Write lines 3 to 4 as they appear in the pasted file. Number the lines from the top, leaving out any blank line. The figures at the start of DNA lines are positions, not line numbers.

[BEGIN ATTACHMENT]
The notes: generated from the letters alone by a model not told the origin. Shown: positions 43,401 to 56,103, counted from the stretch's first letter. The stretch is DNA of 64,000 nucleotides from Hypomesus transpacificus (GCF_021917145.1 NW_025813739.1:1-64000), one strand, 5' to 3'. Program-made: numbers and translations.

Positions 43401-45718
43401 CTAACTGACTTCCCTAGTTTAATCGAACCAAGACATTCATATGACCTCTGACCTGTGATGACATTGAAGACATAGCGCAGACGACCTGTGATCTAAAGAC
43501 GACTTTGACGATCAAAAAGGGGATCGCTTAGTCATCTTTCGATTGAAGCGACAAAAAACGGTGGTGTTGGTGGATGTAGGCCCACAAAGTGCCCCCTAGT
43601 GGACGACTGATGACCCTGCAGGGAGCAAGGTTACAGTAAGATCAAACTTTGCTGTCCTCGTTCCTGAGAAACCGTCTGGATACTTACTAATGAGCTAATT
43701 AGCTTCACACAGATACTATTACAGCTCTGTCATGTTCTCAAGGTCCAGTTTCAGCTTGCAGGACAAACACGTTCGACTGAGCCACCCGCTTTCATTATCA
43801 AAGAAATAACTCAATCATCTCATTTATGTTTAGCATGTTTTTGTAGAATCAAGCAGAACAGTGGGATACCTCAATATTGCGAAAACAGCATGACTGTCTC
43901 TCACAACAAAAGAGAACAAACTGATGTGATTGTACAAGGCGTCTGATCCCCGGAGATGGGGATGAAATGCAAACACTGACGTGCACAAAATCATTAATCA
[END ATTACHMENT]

43401 CTAACTGACTTCCCTAGTTTAATCGAACCAAGACATTCATATGACCTCTGACCTGTGATGACATTGAAGACATAGCGCAGACGACCTGTGATCTAAAGAC
43501 GACTTTGACGATCAAAAAGGGGATCGCTTAGTCATCTTTCGATTGAAGCGACAAAAAACGGTGGTGTTGGTGGATGTAGGCCCACAAAGTGCCCCCTAGT